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How Long Will It Take to Have My Appliances Delivered Due to COVID-19?

Steve Sheinkopf  |  March 05, 2021  |  5 Min. Read

Appliance Delivery  |  How to Buy Appliances

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In this article, you will learn the problems with appliance availability and how to buy your next appliance.

The current delays are the worst I have seen in my 36 years at Yale, far worse than the delays during the recessions of 1991, 2001, and 2007.

A recent Bloomberg correspondent followed a shopper trying to find a French door refrigerator in El Paso, Texas. She could not find one, in any store, in any brand.

She ended up with a side-by-side model returned by another customer.

That was 4 months ago. It's worse now.

In this article, you will learn why appliance availability is so bad, what the current problems are, and when shipments will be normal.

I will also advise you on how to find and buy an appliance now in your area.

You will have an inside perspective of how appliances are manufactured and why that usually reliable supply chain has broken.

If you need an appliance, you will also receive some good advice as to how to proceed.

For that, I spoke to three qualified people for their opinions on their companies and how they are handling the current crisis.

Barry Reef, Bosch Regional Sales Manager: Barry handles all the sales for the Northeast, one of Bosch’s largest territories through New York for Bosch, Thermador, and Gaggenau.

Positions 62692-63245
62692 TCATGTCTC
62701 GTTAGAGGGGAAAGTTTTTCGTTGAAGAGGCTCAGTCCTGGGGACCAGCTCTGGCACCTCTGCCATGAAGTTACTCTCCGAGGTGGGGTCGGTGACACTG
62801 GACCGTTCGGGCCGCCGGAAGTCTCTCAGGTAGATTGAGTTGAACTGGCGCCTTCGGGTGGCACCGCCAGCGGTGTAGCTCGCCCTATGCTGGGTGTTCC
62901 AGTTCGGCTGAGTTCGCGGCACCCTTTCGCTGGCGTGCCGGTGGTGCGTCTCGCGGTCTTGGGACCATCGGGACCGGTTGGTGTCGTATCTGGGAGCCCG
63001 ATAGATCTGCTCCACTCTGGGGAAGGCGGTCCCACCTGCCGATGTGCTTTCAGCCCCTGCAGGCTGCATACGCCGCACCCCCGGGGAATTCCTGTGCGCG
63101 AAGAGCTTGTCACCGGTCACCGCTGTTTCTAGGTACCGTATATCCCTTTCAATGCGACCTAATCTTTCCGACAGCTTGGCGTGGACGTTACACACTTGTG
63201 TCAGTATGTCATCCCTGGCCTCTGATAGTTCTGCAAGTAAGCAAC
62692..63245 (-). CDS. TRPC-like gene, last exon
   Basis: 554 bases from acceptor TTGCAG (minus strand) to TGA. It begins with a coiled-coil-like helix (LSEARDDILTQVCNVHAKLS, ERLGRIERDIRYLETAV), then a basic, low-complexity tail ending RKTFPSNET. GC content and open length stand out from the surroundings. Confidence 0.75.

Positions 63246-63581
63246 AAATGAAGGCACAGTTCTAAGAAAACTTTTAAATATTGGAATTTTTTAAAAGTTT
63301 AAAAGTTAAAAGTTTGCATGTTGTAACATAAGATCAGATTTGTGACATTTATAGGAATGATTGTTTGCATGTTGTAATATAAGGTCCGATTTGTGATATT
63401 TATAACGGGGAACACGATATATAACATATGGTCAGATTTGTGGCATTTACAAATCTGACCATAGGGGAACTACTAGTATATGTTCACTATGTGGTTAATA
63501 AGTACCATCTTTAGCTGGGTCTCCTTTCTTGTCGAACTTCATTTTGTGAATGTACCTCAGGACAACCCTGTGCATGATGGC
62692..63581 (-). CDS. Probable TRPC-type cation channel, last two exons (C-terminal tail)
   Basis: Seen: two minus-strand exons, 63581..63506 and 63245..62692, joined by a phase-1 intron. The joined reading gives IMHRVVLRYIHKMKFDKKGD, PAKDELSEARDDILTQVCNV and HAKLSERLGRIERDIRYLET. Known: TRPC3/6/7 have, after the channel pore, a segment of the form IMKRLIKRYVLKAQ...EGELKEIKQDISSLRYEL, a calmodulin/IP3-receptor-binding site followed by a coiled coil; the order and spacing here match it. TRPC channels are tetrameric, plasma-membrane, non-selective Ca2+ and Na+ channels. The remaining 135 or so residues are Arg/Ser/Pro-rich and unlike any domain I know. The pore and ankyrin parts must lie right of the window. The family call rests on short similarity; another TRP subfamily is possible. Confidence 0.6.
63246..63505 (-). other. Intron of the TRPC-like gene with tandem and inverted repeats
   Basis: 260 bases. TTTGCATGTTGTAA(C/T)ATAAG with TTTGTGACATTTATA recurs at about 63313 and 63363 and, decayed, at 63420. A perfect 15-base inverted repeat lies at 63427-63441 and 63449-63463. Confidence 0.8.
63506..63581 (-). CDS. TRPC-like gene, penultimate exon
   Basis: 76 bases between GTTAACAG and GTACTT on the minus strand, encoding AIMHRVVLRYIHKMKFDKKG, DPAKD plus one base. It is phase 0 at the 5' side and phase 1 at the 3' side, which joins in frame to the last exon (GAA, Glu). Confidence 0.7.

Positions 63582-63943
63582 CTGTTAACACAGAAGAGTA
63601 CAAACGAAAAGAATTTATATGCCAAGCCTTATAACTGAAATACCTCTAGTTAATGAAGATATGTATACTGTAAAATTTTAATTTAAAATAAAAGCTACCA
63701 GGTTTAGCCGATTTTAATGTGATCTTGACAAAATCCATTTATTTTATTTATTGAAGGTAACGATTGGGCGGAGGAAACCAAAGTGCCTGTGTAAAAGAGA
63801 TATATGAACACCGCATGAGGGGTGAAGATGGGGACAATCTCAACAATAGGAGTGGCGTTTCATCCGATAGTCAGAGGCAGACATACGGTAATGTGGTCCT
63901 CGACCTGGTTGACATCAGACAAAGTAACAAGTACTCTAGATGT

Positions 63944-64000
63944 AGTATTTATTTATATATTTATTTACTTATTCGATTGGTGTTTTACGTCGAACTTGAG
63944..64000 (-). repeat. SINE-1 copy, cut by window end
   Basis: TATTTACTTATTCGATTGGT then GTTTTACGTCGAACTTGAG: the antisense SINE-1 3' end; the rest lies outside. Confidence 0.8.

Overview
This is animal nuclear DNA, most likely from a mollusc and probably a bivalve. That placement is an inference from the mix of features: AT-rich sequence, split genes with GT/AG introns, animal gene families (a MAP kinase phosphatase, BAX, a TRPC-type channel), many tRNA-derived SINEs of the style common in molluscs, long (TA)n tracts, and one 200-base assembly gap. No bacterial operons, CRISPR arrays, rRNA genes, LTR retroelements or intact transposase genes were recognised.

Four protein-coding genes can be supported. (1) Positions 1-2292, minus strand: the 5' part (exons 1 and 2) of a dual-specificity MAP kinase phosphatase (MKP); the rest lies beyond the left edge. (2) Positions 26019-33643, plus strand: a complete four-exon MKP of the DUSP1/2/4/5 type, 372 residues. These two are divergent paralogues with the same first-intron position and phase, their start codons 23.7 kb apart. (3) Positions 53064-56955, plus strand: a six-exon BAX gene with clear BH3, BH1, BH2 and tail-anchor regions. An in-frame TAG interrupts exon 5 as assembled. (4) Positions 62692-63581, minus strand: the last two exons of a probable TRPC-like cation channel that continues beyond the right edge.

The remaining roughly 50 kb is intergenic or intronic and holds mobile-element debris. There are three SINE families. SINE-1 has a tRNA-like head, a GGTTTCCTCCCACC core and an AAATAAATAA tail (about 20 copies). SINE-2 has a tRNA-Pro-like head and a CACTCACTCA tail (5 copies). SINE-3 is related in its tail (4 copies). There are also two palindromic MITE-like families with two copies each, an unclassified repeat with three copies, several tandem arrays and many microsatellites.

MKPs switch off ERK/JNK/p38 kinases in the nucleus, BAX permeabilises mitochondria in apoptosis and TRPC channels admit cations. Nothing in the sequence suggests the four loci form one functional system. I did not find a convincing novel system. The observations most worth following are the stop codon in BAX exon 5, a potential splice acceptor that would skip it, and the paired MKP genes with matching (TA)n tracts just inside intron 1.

Jan Heck, CEO of Miele U.S.: Jan is in charge of Miele appliances and floor care in the US.

As a sidebar, I had a once-a-week conference call with Jan in March, April, and May of last year. It was supposed to be business-related but ended being about the best business practices and of course how to handle the daily stress.

Travis Tubbs, National Sales Director JennAir: Travis is in charge of JennAir sales and operations in the US and offered significant insight to Whirlpool, the largest appliance manufacturer.

With this article, you have insight into the largest domestic appliance manufacturer, one of the largest international manufacturers, and an international family-owned niche manufacturer.

I will add insight where I can. Every manufacturer and retailer has issues. All of them including us.

The Whirlpool Corporation, Bosch, and Miele have weathered the crisis better than most. Then again, they are well managed and have fared better than their rivals.

The best six manufacturers are Whirlpool, Bosch/Thermador, Miele, LG, GE, and Beko.

This is a story of everything that can go wrong going wrong.

Most of these problems had their origins years ago.

As a sidebar, appliances are not the only affected industry. You will have similar problems with many home-related products.

A builder friend of mine can’t find white oak for fences. Decking is another well-documented problem as well.